The first grade represents an important and exciting transition as kids leave behind most of the fun and games of kindergarten and preschool and begin to learn academic-oriented skills. As your child transitions to a more extensive learning extension, it is not uncommon to get tired and bored, resulting in difficulties focusing and absorbing content. Well, that’s normal! Even so, the teacher needs to motivate the students to learn how to read. You should not rush and force their reading comprehension.
It does represent a crucial and essential part of their learning process and academic success, but if the child gets demotivated, the learning process will be even slower. Books for 1st-graders can be daunting and intimidating for a first-grader. Fortunately, there are tested ways to help them develop reading skills.
11 Ways to Help 1st-Graders to Develop Reading Skills
1. Find Books that they will Like Reading
Often, slow reading comprehension boils down to the fact that a child is not interested in reading. Statistics indicate that over 70 percent of students say that they would enjoy reading if they are provided with books they love. Therefore, evaluate what your 1st grader likes and ask them what they would like to read. After that, go ahead and find what they want because the secret to being an avid reader is a practice-an undertaking that is much easier when they enjoy reading.
2. Let them Read Aloud
When small kids, more so those in first grade, read the words out loud, it becomes easier for them to comprehend better whatever they are reading. Therefore, if your child is experiencing difficulties when reading, encourage them to read aloud that particular section or word they find hard to decipher or pronounce.
3. Skim the Headings
Skimming the headings of a textbook or a storybook gives children a high-level overview of their reading. The thing is, titles can help them get an idea of what they are about to read, giving them a sneak peek of the text’s main points before the actual reading process.
4. Re-read Sections they Don’t Understand
Revisiting sections or words that they find hard to read will help them get a vivid reading and learning picture. By so doing, the child will comprehend and decipher upcoming paragraphs and chapters in the text.
5. Use a Finger or Ruler
If the child finds it difficult to follow the text’s lines, use your finger or ruler to help them. This will come in handy for special needs children. Such as those with dyslexia who find it hard, separating sentences and lines of text when reading.
6. 1st Grade Reading Comprehension Means Writing Too
As your child progresses reading through the text, ask to write down words and phrases that are unfamiliar and those they can’t understand. After they have identified these words, let them check for their meanings in a dictionary. They can then find a way to use them in a sentence that they understand. After understanding what they mean, let the child make their sentences. This way, they can absorb the words and phrases better.
7. Discuss What Your Child Has Just Read
After the child is done reading, don’t just leave it there. Go ahead and ask questions about what they have read. For instance, let them explain what they have understood about the passage or text. If they are using long reading materials such as book reports and storybooks, draft discussion questions that both of you can discuss together after the reading session is over.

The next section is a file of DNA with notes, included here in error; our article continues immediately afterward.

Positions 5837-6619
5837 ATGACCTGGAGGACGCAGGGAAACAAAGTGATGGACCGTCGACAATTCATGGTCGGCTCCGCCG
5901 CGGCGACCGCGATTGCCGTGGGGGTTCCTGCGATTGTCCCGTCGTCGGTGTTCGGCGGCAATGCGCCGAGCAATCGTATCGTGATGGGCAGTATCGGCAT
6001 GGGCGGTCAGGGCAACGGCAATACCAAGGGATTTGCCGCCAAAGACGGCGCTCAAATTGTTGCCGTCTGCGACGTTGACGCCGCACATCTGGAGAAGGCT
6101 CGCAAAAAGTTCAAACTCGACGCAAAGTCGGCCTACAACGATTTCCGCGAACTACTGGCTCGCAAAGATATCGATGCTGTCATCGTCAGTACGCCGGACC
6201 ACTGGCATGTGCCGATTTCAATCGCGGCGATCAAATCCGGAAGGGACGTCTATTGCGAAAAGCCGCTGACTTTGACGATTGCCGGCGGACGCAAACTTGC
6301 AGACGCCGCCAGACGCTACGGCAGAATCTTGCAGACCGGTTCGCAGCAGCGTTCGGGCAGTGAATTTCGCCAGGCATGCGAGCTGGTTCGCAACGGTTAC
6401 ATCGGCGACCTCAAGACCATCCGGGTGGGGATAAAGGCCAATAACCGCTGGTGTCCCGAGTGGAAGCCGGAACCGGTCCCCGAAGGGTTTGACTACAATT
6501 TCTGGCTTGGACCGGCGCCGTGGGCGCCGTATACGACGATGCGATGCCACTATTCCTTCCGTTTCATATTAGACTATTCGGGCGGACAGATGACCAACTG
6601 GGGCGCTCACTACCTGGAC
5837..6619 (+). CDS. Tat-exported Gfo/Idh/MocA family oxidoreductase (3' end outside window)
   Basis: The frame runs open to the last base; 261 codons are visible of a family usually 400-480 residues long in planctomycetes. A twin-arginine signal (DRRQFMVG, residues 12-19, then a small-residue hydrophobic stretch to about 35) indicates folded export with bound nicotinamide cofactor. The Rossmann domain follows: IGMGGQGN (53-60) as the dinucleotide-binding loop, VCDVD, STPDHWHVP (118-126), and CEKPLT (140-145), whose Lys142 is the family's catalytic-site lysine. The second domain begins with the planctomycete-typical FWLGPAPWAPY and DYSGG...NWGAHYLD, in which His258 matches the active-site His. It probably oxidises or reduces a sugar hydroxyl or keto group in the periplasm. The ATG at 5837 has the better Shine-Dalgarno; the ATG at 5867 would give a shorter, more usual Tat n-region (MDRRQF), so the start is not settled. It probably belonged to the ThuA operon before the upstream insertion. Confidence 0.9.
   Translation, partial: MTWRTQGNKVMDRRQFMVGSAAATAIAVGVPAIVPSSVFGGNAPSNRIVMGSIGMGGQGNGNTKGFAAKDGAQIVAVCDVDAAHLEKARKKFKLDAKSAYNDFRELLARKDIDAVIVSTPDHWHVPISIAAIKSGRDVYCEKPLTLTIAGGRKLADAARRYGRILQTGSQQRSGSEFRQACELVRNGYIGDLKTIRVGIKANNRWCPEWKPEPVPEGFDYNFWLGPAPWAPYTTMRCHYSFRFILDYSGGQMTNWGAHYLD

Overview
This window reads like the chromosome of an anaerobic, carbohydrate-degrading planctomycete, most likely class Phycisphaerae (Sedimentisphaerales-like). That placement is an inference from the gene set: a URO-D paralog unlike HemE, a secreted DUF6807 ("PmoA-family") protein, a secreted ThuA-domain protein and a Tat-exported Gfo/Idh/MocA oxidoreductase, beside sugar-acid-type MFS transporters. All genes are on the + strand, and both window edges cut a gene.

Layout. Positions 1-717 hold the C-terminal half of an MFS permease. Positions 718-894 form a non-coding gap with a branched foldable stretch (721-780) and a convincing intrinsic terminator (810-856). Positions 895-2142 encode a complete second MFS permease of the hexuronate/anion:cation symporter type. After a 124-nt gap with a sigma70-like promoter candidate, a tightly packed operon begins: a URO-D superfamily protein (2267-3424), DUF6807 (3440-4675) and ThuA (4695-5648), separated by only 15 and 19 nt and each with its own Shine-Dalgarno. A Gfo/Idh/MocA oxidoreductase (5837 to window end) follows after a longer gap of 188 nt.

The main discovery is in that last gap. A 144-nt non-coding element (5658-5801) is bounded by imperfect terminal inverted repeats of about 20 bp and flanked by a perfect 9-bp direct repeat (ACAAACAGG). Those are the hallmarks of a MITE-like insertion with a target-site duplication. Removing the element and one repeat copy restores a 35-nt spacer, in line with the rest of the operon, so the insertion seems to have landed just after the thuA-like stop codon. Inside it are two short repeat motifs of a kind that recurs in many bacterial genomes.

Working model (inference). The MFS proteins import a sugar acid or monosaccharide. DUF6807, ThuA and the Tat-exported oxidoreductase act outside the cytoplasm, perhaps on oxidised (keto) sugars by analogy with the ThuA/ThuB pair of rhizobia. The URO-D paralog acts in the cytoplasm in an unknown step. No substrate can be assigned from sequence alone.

8. Recap and Summarize the Main Points
When discussing what they’ve just read, ask the child to recap and summarize the text’s major points. It becomes easier for them to understand and comprehend what the text is all about by explaining what they have read in their own words. This also helps them make sense of the text, referencing what they already know.
9. Ask Questions when Things Don’t Make Sense
If you notice that they are sections or parts that they have not understood clearly, let them re-read them and make notes. Your students may have a question when reading. Please encourage them to pause and reflect on what the text could be meaning. For all understanding issues, explain it to them or let them take it with the teacher once they get to school.
10. Identify the Best Reading Format
We all have to accept the fact that some children are not natural readers. They might not understand the text from a normal reading, but they can comprehend and decipher it better after hearing, seeing, or writing. If you notice that your child is finding it hard to read, experiment with different teaching styles. Incorporate them into your reading sessions. This can be writing what they’ve just read, visualizing it by drawing pictures, or hearing the words. The child should read in a suitable atmosphere. Provide a reading chair and a bookshelf with storybooks, which are assessable to the child at any time. To make it cozier, get a big classroom bean bag chair.
11. Identify Reading Problems and Take Actions
Always be on the lookout for any red flags or signs that your child finds difficult to read. I say this because he/she could be having a condition such as dyslexia, which is very common with children. It affects up to 5 children in a standard classroom. And though children with this condition find it hard to read, being assisted and guided can put them at par with children with normal reading abilities. In such a situation, please take the necessary steps to improve their reading comprehension skills.
12. Hire a Reading Tutor
Improving and refining your kid’s 1st-grade reading comprehension is something that you can do all the time, even from the comfort of your home. If your student or child needs extra boosting, hire a professional and dedicated tutor to coach and guide them.